Simultanagnosia as the initial sign of degenerative dementia

Neill R Graff Radford, J. P. Bolling, F. Earnest IV, E. A. Shuster, Richard John Caselli, P. W. Brazis

Research output: Contribution to journalArticle

51 Citations (Scopus)

Abstract

In a study of 10 patients with degenerative brain disease that manifested as simultanagnosia, our aims were (1) to elucidate their clinical, neuropsychologic, and radiologic findings to determine whether these patients might represent a group distinguishable from those with typical Alzheimer's disease and (2) to help clinicians recognize this entity. All patients were initially examined by ophthalmologists because of visual difficulties, and the simultanagnosia remained undiagnosed until nonophthalmologic complaints developed. Optic ataxia developed in six patients, and all patients had mildly impaired eye movements. All 10 patients could identify colors appropriately. Nine patients had language deficits (anomia, decreased auditory comprehension, alexia, and agraphia) but were fluent and had relative preservation of sentence repetition, and four performed in the normal range on a test of associative fluency. Two patients scored in the normal range on memory tests, all had preserved insight, and nine had no family history of degenerative dementia. The mean age at onset of the disorder was 60 years (range, 50 to 69). Neuroimaging disclosed prominent bilateral occipitoparietal atrophy in nine patients and generalized atrophy in one. With this unusual but consistent clinical, neuropsychologic, and anatomic profile, these patients are clinically distinguishable from those with typical Alzheimer's disease, but until a specific cause has been found, we cannot be certain that they constitute a specific biologic entity. Clinicians should consider this diagnosis in relatively young patients who have slowly progressive nonocular visual complaints.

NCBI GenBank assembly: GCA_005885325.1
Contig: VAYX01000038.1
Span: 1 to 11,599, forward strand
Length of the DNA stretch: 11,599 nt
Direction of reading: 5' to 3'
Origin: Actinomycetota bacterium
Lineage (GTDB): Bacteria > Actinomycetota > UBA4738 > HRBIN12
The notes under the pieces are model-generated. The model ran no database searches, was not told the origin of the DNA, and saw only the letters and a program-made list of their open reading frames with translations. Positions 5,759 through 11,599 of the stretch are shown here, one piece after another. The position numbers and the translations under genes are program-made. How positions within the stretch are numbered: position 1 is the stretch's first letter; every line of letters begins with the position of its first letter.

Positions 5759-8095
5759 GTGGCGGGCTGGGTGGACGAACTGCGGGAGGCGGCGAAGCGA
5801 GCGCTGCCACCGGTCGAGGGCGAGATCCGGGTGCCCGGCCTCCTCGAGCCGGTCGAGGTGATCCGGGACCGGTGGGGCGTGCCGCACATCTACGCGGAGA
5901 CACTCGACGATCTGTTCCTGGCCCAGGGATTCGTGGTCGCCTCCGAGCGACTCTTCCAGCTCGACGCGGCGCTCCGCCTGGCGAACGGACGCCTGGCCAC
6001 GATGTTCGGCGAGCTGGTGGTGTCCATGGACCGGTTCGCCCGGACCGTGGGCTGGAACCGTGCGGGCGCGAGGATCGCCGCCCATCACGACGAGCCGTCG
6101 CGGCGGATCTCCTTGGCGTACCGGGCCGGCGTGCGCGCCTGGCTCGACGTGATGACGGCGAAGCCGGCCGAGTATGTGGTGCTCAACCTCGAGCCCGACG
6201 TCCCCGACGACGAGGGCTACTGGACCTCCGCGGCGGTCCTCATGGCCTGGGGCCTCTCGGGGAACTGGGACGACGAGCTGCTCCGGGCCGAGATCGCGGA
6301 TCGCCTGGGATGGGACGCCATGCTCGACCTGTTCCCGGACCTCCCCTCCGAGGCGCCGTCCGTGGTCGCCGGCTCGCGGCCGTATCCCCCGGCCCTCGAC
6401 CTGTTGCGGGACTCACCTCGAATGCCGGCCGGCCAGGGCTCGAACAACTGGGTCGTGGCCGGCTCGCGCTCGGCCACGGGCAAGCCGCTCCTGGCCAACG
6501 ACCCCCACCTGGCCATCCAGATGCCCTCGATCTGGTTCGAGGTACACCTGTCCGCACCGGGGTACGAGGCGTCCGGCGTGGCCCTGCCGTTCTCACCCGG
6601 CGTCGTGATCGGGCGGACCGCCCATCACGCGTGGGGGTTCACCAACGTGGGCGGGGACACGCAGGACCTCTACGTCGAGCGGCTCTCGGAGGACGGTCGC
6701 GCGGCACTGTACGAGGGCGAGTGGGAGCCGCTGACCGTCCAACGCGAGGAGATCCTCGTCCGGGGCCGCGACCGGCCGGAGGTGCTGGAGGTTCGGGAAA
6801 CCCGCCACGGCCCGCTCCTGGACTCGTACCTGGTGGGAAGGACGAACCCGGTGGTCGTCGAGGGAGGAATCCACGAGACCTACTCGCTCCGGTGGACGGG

Original languageEnglish (US)
Pages (from-to)955-964
Number of pages10
JournalMayo Clinic Proceedings
Volume68
Issue number10
StatePublished - 1993

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Dementia
Atrophy
Reference Values
Anomia
Agraphia
Dyslexia
Brain Diseases
Ataxia
Eye Movements
Age of Onset
Neuroimaging
Alzheimer Disease
Language
Color

ASJC Scopus subject areas

  • Medicine(all)

Cite this

Graff Radford, N. R., Bolling, J. P., Earnest IV, F., Shuster, E. A., Caselli, R. J., & Brazis, P. W. (1993). Simultanagnosia as the initial sign of degenerative dementia. Mayo Clinic Proceedings, 68(10), 955-964.

Simultanagnosia as the initial sign of degenerative dementia. / Graff Radford, Neill R; Bolling, J. P.; Earnest IV, F.; Shuster, E. A.; Caselli, Richard John; Brazis, P. W.

In: Mayo Clinic Proceedings, Vol. 68, No. 10, 1993, p. 955-964.

Research output: Contribution to journalArticle

Graff Radford, NR, Bolling, JP, Earnest IV, F, Shuster, EA, Caselli, RJ & Brazis, PW 1993, 'Simultanagnosia as the initial sign of degenerative dementia', Mayo Clinic Proceedings, vol. 68, no. 10, pp. 955-964.
Graff Radford NR, Bolling JP, Earnest IV F, Shuster EA, Caselli RJ, Brazis PW. Simultanagnosia as the initial sign of degenerative dementia. Mayo Clinic Proceedings. 1993;68(10):955-964.
Graff Radford, Neill R ; Bolling, J. P. ; Earnest IV, F. ; Shuster, E. A. ; Caselli, Richard John ; Brazis, P. W. / Simultanagnosia as the initial sign of degenerative dementia. In: Mayo Clinic Proceedings. 1993 ; Vol. 68, No. 10. pp. 955-964.
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